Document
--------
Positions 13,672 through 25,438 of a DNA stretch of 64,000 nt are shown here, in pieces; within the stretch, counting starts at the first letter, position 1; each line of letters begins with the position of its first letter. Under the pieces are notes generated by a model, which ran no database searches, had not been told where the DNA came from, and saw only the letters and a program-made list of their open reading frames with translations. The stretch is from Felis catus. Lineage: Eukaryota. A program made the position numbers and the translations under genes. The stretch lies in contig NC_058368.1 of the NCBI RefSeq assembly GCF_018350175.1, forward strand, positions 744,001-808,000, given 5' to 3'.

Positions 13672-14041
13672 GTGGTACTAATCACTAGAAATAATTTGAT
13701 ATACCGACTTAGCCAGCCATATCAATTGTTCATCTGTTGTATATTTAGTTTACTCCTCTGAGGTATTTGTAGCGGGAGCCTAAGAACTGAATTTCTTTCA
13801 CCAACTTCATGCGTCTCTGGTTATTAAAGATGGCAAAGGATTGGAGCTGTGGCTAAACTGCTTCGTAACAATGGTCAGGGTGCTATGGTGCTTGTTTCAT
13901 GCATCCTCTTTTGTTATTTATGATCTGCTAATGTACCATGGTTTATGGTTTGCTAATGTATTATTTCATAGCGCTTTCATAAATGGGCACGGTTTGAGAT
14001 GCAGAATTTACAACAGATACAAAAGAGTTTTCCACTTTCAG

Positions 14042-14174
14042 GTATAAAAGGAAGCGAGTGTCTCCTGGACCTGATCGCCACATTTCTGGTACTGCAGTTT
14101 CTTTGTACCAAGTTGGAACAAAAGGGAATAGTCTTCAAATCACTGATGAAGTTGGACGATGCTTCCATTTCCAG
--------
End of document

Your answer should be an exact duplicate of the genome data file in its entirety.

Positions 13,672 through 25,438 of a DNA stretch of 64,000 nt are shown here, in pieces; within the stretch, counting starts at the first letter, position 1; each line of letters begins with the position of its first letter. Under the pieces are notes generated by a model, which ran no database searches, had not been told where the DNA came from, and saw only the letters and a program-made list of their open reading frames with translations. The stretch is from Felis catus. Lineage: Eukaryota. A program made the position numbers and the translations under genes. The stretch lies in contig NC_058368.1 of the NCBI RefSeq assembly GCF_018350175.1, forward strand, positions 744,001-808,000, given 5' to 3'.

Positions 13672-14041
13672 GTGGTACTAATCACTAGAAATAATTTGAT
13701 ATACCGACTTAGCCAGCCATATCAATTGTTCATCTGTTGTATATTTAGTTTACTCCTCTGAGGTATTTGTAGCGGGAGCCTAAGAACTGAATTTCTTTCA
13801 CCAACTTCATGCGTCTCTGGTTATTAAAGATGGCAAAGGATTGGAGCTGTGGCTAAACTGCTTCGTAACAATGGTCAGGGTGCTATGGTGCTTGTTTCAT
13901 GCATCCTCTTTTGTTATTTATGATCTGCTAATGTACCATGGTTTATGGTTTGCTAATGTATTATTTCATAGCGCTTTCATAAATGGGCACGGTTTGAGAT
14001 GCAGAATTTACAACAGATACAAAAGAGTTTTCCACTTTCAG

Positions 14042-14174
14042 GTATAAAAGGAAGCGAGTGTCTCCTGGACCTGATCGCCACATTTCTGGTACTGCAGTTT
14101 CTTTGTACCAAGTTGGAACAAAAGGGAATAGTCTTCAAATCACTGATGAAGTTGGACGATGCTTCCATTTCCAG